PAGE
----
• PARTIAL LIST OF REFERENCES Abdelnour, Z. (2001). “The Three Faces of Corruption in Lebanon.” Middle East Intelligence Luca, A. M. (November 22, 2009). “Corruption up” NOW Lebanon. Bulletin. Retrieved from http://www.meforum.org/meib/articles/0 10 2_ l2.html Retrieved from http://www.nowlebanon.com/NewsArchiveDetails.aspx?ID=128060 Access to Information Draft Law: Overview (2009). Lebanese Network for the Right of Access Middle East Advocacy and Research Center, http://www.marc-lb.org/index.php to Information, Beirut. National Integrity System Study (2009). Lebanese Transparency Association. Beirut, Lebanon. Adwan, C. (n.d.). “Corruption in Reconstruction: The Cost of ‘National Consensus’ in Post- War Lebanon.” Retrieved from http://depot.gdnet.org/newkb/fulltext/adwa n.pdf Newell, D. (2008). “Corruption in Lebanon: Between Decline and Steadiness.” NOW Lebanon. Retrieved from http://www.nowlebanon.com/NewsArchiveDetails.aspx?ID=61548 Antoun, R. Associate Professor at the American University of Beirut. (September 13, 2012). Personal interview by N. Menhall, BRD/I. Rossis, Nicholas, Michael. (2011). The Informal Economy in Lebanon: Dangers and Benefits. Durham theses, Durham University. Available at Durham E-Theses Online: http://etheses.dur. Balboa, J., & Medalla, E. M. (May 2006). “Anti-Corruption and Governance: The Philippine ac.uk/733/ Experience.” APEC Study Center Consortium Conference, Ho Chi Minh City, Vietnam. Retrieved from http://www.apec.org.au/docs/06ASCC_HCMC/06_9_1_Balboa.pdf Shidrawi, M. Y. (2009). Combatting Administrative Corruption: The Case of Lebanon. American University of Beirut (Master’s Thesis). Beirut, Lebanon. Campaign Finance Monitoring: From Monitoring to Reform (n.d.), Lebanese Transparency Association, Beirut. Tabet, I. (n.d.). “Printemps arabe et lutte contre la corruption.” L’Orient le Jour. Retrieved from http://www.transparency- lebanon.org/press/Ar_Printemps%20 Control of Electoral Spending: A Step Towards Reform (n.d.), arabeetcorruption_L›Orientlejour_30072012_Fr.pdf Lebanese Transparency Association, Beirut. Takydine, S. Lawyer and Legal Expert (September 25, 2012). Personal interview by N. Corruption in Lebanon (n.d.). Lebanese Transparency Association, Beirut. Retrieved from Menhall, BRD/I. http://www.transparency-lebanon.org/index.php?option=com_content&view=article&id=22&Itemid=10 The Efficiency of a National Anti-Corruption Commission (2011). Lebanese Transparency "Corruption Remains Rampant in Lebanon, Transparency Organization Warns” (June 14, Association, Beirut. 2012). The Daily Star. Retrieved from http://www.dailystar.com.lb/News/Local-News/2012/Jun- 14/176776-corruption-remains-rampant-in- lebanon-transparency-organization-warns.ashx Towards a National Anti-Corruption Strategy (n.d.), Lebanese Transparency Association and UNDP, Beirut. Culture of Corruption in Lebanon’s Driving Tests (July 9, 2010), Youth Association for Social Awareness (YASA). Retrieved from http://www.yasa.org/en/Sectiondet .aspx?id=5&id2=689 United Nations Convention Against Corruption Compliance Review (n.d.), Lebanese Transparency Association, Beirut. Devre, G. (2011). State Corruption in Post-War Lebanon: The Relation Between Post-War Inclusive Institutions and State Corruption. University of Amsterdam. Youth Against Corruption (2005). Lebanese Transparency Association, Beirut. Farida, M. & Ahmadi-Esfahani, F. Z. (n.d.). Corruption and Economic Growth in Lebanon. Australian Agricultural and Resource Economics Society 52nd annual conference, Sydney, Australia. Retrieved from http://ageconsearch.umn.edu/bitstream/6043/2/cp08fa01.pdf Feasibility of Establishing the National Anti-Corruption Commission in Lebanon (May 2011), Lebanese Transparency Association. Retrieved from http://www.transparency-lebanon.org/ publications/NACC.pdf Gebara, K., President of the Lebanese Center for Good Governance (September 24, 2012). Personal interview by C. Geha, BRD/I. Gillespie, K. (2006). The Middle East’s Corruption Conundrum: Current History. Hijazi, C. A. (2005). The Effects of Corruption on Economic Growth: The Case of Lebanon in Comparison with Romania. American University of Beirut (Master’s Thesis). Beirut, Lebanon. Jannoun, S. R. (2006). The Impact of Kleptocracy on Economic Development: The Case of Lebanon. American University of Beirut (Master’s Thesis). Beirut, Lebanon.18 19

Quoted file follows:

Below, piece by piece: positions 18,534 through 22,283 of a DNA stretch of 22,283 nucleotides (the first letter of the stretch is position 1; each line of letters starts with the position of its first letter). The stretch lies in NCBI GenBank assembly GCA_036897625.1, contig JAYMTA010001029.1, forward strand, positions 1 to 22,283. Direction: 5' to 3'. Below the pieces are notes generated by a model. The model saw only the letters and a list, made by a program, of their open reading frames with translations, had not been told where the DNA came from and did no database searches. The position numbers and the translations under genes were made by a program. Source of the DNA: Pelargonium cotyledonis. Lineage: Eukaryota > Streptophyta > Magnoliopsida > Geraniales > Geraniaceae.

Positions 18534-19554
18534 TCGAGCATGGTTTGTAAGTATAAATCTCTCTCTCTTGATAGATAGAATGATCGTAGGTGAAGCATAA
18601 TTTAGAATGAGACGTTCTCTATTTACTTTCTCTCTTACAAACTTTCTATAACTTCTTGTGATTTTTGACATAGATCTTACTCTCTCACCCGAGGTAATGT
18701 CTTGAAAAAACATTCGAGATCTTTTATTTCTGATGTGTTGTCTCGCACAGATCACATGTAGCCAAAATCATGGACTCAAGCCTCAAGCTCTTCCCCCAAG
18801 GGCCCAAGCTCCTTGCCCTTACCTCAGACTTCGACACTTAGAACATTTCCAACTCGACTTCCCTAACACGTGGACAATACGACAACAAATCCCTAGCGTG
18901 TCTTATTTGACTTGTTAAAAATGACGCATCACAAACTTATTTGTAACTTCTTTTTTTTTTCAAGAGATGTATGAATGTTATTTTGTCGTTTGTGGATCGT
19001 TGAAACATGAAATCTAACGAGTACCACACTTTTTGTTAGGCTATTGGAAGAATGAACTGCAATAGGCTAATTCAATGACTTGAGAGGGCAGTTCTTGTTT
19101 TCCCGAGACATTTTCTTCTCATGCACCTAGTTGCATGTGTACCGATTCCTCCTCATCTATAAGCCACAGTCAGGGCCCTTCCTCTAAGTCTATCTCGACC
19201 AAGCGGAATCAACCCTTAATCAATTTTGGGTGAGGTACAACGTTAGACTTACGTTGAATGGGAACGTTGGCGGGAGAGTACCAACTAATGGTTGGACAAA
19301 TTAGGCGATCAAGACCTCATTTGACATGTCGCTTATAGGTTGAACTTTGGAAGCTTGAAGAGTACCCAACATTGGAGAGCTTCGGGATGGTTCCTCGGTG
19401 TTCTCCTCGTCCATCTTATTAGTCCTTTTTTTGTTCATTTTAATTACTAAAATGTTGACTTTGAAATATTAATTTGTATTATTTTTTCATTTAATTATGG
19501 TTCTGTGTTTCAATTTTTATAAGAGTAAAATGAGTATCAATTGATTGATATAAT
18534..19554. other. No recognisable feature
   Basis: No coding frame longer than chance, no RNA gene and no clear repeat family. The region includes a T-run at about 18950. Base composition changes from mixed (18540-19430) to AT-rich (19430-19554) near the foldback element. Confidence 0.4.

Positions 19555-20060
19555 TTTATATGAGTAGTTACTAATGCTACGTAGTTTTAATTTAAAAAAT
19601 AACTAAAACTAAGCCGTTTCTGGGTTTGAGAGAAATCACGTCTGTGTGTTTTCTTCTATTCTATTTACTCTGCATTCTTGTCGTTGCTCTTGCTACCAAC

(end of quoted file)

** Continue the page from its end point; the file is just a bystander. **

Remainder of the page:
• This policy brief was developed by Beyond Reform & Development , part of BRD/I Group S.A.L., in close collaboration with experts, activists and civil society organizations. Lebanon, 2012